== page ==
Arthur B. Sanders, K. B. Kern, G. A. Ewy, M. Atlas, S. Bragg

Research output: Chapter in Book/Report/Conference proceedingConference contribution


It has been shown previously that dogs have a poor prognosis for being resuscitated from prolonged ventricular fibrillation if their coronary perfusion pressure (CPP) cannot be maintained above 30 mm Hg with cardiopulmonary resuscitation (CPR). Therefore, a study was done to determine if open chest massage (OCM) could improve the survival of dogs in whom the CPP could not be maintained above 30 mm Hg during closed chest massage (CCM). The number of dogs resuscitated using OCM at 15 minutes were significantly different than the number of dogs resuscitated using CCM. There was also a decline in the successful resuscitation rate when OCM was initiated at 20 and 25 minutes. Aortic systolic and diastolic pressures and CPP were significantly higher during the first two minutes of OCM when compared to CCM. The results indicate that survival may be improved using OCM when CCM fails to produce an adequate CPP. However, successful resuscitation with OCM is dependent on the time in which it is initiated.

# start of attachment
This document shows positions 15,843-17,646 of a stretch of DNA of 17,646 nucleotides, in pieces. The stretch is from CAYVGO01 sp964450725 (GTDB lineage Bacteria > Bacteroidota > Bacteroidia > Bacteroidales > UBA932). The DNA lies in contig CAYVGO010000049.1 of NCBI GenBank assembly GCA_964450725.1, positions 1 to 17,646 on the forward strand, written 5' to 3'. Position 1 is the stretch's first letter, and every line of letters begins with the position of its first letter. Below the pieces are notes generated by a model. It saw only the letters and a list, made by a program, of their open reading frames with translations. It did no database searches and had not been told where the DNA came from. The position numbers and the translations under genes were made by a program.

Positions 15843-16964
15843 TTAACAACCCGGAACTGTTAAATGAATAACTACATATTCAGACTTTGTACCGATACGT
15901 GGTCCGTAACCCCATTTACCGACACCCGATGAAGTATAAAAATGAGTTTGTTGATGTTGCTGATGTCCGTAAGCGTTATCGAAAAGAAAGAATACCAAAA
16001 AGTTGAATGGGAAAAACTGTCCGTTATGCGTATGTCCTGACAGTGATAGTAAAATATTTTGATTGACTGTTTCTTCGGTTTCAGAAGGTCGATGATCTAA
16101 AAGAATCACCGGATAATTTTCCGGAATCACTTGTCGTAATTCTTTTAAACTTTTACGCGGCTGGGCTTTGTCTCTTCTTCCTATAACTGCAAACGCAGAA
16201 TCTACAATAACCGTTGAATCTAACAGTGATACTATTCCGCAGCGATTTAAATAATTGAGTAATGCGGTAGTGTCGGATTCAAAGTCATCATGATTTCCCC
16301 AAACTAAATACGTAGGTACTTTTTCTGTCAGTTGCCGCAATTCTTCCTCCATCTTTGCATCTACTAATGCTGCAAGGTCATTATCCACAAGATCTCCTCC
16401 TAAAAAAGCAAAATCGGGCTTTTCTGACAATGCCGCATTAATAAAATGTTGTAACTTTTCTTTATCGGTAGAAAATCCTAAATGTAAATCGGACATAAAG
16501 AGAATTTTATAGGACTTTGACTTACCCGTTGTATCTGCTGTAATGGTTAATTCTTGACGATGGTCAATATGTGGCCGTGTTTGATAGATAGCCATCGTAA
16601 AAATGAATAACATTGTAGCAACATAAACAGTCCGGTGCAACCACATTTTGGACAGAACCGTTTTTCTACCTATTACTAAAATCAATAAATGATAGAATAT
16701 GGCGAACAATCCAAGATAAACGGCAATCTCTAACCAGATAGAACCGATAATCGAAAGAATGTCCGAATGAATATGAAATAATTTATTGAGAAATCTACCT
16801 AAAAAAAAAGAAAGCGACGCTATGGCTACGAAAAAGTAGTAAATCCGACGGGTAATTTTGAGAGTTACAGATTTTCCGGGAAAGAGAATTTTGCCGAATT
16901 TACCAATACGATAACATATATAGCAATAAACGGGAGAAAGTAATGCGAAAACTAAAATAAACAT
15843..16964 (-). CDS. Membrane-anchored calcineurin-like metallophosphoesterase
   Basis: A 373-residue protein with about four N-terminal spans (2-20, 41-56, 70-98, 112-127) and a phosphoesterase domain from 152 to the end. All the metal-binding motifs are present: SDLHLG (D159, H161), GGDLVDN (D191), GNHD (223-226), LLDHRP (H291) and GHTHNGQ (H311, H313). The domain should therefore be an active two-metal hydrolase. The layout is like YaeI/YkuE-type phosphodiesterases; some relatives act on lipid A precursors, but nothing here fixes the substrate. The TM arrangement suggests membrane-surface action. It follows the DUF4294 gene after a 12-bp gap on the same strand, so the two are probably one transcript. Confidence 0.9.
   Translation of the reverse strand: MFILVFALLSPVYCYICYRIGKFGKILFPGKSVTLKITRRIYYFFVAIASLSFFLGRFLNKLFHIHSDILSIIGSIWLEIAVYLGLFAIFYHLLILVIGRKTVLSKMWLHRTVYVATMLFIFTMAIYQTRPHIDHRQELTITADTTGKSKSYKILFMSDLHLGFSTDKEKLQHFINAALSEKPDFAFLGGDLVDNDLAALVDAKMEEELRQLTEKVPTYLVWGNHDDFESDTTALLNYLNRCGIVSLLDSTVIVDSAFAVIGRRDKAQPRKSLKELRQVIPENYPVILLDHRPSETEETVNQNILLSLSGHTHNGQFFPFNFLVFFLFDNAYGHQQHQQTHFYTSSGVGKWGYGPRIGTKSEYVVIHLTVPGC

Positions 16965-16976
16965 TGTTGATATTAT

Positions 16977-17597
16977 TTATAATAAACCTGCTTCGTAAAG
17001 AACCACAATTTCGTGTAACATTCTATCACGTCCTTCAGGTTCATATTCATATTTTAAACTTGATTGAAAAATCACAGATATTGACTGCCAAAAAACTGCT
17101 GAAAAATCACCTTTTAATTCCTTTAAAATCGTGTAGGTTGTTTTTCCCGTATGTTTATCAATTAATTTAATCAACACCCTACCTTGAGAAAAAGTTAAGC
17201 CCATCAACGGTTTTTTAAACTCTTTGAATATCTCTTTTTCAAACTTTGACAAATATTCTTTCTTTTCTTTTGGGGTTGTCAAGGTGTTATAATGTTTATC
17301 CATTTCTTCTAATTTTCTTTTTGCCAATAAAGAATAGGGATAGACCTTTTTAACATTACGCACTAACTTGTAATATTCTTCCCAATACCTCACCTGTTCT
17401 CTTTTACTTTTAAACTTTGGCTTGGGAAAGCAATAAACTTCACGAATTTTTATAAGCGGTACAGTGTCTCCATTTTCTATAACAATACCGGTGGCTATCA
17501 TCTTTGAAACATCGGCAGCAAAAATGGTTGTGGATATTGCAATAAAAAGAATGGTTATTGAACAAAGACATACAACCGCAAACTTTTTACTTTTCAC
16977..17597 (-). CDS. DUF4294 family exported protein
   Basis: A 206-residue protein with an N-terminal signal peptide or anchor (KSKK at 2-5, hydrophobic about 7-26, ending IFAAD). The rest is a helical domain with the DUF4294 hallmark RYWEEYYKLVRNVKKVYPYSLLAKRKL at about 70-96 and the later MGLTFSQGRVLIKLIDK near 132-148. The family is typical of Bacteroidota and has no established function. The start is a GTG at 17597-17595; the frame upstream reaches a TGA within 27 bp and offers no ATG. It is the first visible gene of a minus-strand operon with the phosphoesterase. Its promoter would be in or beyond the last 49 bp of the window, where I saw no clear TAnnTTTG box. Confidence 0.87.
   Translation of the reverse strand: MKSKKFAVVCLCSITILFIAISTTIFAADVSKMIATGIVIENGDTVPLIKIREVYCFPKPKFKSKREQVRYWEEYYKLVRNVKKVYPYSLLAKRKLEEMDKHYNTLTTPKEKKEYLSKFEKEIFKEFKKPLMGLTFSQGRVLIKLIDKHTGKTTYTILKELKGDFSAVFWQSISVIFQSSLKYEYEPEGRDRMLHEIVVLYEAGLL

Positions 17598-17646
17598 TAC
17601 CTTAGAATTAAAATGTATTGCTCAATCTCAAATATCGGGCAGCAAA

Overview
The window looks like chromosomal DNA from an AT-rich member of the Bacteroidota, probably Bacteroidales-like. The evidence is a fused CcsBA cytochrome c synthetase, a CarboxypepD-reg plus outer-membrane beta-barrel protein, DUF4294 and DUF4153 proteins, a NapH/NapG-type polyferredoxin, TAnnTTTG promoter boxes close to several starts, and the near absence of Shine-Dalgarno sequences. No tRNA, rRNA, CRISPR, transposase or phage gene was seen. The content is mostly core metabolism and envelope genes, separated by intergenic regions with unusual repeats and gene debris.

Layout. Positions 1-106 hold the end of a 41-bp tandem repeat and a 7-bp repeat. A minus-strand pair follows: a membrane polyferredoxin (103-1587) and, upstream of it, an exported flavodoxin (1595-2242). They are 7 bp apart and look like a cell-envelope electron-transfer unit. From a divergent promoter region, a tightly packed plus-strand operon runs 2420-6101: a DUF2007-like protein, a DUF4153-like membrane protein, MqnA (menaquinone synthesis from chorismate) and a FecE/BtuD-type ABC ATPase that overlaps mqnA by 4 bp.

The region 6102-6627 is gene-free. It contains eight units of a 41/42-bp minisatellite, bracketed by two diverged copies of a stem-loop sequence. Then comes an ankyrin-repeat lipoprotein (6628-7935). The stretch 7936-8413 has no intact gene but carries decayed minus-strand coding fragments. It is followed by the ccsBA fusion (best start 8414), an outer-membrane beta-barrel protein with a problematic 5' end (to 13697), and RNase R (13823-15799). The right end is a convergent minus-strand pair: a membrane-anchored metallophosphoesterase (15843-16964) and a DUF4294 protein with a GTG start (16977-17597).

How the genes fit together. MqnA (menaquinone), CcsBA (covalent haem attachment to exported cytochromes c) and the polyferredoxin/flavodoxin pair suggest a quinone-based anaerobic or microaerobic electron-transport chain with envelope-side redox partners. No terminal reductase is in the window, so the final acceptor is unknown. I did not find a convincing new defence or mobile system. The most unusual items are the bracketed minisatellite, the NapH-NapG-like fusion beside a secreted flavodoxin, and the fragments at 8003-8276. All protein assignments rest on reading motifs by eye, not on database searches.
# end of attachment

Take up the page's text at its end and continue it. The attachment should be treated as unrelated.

Original languageEnglish (US)
Title of host publicationUnknown Host Publication Title
PublisherAssoc for Advancement of Medical Instrumentation
Number of pages1
ISBN (Print)0910275343
StatePublished - Dec 1 1984

ASJC Scopus subject areas

  • Engineering(all)

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